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There Be Dragons Indeed

I am one of the apparently few people who have seen There Be Dragons, Roland Joffe’s film about St. Josemaria Escriva, founder of Opus Dei.  Only it isn’t really about Josemaria at all.  It’s about Spain.

The photography is beautiful and the settings are wonderful (so good that they made me homesick for Spain, where I lived in the 60’s and 70’s, in Pamplona and Madrid).  Each individual piece is painstakingly well directed, and the actors do a good job with their one-dimensional characters (Derek Jacobi, Rodrigo Santoro, and Olga Kurylenko are standouts, and Charlie Cox does as well as can be expected with his Hallmark card lines).  The problem is that there are too many pieces to this movie, each one is too lengthily and lovingly set up, and they are forced together artificially.  The director really wanted not to tell a story about people, but to say something about history.

Opening with his death, the movie purports to be about Escriva, but his character is a talking holy card.  It is structured around the relationship between him and childhood playmate Manolo, but there can be no relationship between a talking holy card and an antagonist with no position.  It appears to be about the Civil War, but it is a poster-version of the war, with hackneyed and sanitized images of both sides, especially the left. 

For a poster version hero, Rodrigo Santoro is superb as revolutionary leader Oriol, and Dougray Scott is good as the contemporary Robert, childless son of dying judge Manolo. Wes Bently fails to give reason or depth to his portrayal of Manolo, which makes sense, because Manolo makes no sense.  He represents the evil secrets of the Civil War, the truth between the holy cards and the Communist posters.  He is both sides, and no side.  He is the Spain that, in the Franco era, became “the Judge” of what to say and when, keeping the war tightly under wraps.  His repression and silence has made his son hate him.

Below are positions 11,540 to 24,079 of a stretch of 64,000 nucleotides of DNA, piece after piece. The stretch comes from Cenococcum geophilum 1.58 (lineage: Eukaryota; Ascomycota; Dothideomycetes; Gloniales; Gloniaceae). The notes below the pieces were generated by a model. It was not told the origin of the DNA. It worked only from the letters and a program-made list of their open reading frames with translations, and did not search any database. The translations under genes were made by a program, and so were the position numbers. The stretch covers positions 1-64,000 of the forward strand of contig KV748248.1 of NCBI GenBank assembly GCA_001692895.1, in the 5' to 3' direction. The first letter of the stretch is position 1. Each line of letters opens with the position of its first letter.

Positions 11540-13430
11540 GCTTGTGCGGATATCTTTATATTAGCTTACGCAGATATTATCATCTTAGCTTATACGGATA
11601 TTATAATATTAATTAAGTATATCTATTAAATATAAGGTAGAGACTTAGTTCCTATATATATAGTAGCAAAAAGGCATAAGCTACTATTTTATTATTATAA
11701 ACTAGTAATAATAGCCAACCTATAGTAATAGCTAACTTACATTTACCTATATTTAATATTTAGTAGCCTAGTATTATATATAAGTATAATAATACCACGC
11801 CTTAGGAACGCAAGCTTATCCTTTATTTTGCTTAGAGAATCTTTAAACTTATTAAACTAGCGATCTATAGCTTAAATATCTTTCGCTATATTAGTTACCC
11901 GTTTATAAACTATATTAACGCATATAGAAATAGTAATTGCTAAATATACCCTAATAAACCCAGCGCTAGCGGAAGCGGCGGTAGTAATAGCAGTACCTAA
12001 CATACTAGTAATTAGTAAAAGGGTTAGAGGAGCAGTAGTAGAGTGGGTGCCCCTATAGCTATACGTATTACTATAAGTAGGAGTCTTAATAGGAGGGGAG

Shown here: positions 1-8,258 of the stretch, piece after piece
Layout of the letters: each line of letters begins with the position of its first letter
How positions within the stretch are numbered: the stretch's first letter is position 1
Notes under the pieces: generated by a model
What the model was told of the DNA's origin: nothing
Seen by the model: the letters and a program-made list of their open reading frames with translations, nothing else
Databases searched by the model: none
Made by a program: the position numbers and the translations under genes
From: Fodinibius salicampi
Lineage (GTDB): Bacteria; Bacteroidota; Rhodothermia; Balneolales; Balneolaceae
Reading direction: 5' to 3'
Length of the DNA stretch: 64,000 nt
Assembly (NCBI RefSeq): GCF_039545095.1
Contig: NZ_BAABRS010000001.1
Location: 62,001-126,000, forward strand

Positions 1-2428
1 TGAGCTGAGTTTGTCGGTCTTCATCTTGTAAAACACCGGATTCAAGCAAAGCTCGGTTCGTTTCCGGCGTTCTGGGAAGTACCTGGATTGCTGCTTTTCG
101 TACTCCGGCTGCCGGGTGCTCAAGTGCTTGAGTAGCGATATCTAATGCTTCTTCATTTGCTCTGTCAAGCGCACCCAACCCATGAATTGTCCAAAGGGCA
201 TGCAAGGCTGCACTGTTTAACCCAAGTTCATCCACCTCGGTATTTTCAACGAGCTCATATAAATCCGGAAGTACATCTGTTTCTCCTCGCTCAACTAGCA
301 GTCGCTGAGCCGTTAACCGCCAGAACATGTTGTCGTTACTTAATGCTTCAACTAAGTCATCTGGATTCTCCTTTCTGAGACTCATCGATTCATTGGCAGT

The son, Robert, is modern Spain, cut off from its past and seeing no future (Spain has the lowest birthrate in Europe). The movie reveals New Spain to be the child of revolutionaries on both sides, while Manolo/Franco, the putative father, was simply a caretaker.  The only continuity possible now between old and new Spain lies in finding and accepting the evil of the war, and realizing that your foster father’s only virtue was that he kept you alive so that you could do that. 

Robert does not forgive his father for his evil; he simply accepts him for the good he did.  Manolo submits to confessing his crimes, “kisses a–“, and is accepted by the spirit of Escriva as he dies. The movie can not work unless Manolo, the judge (Franco’s Spain), dies.  That Spain, the one who betrayed the “real” Spain during the war, has no place in the future, a future toward which Robert is guided by his non-Western wife, who can peacefully absorb all conflict and transcend religions.     

You might say that a movie can’t be such a simplistic allegory, and I would agree.  That’s why this isn’t so much a movie, a story, as a thought piece using posters, holy cards, and scenery, with the action moved along by little bits of religiosity and coincidence. The character Josemaria was a convenient way to tie it all together.  His Catholicism is on everybody’s side.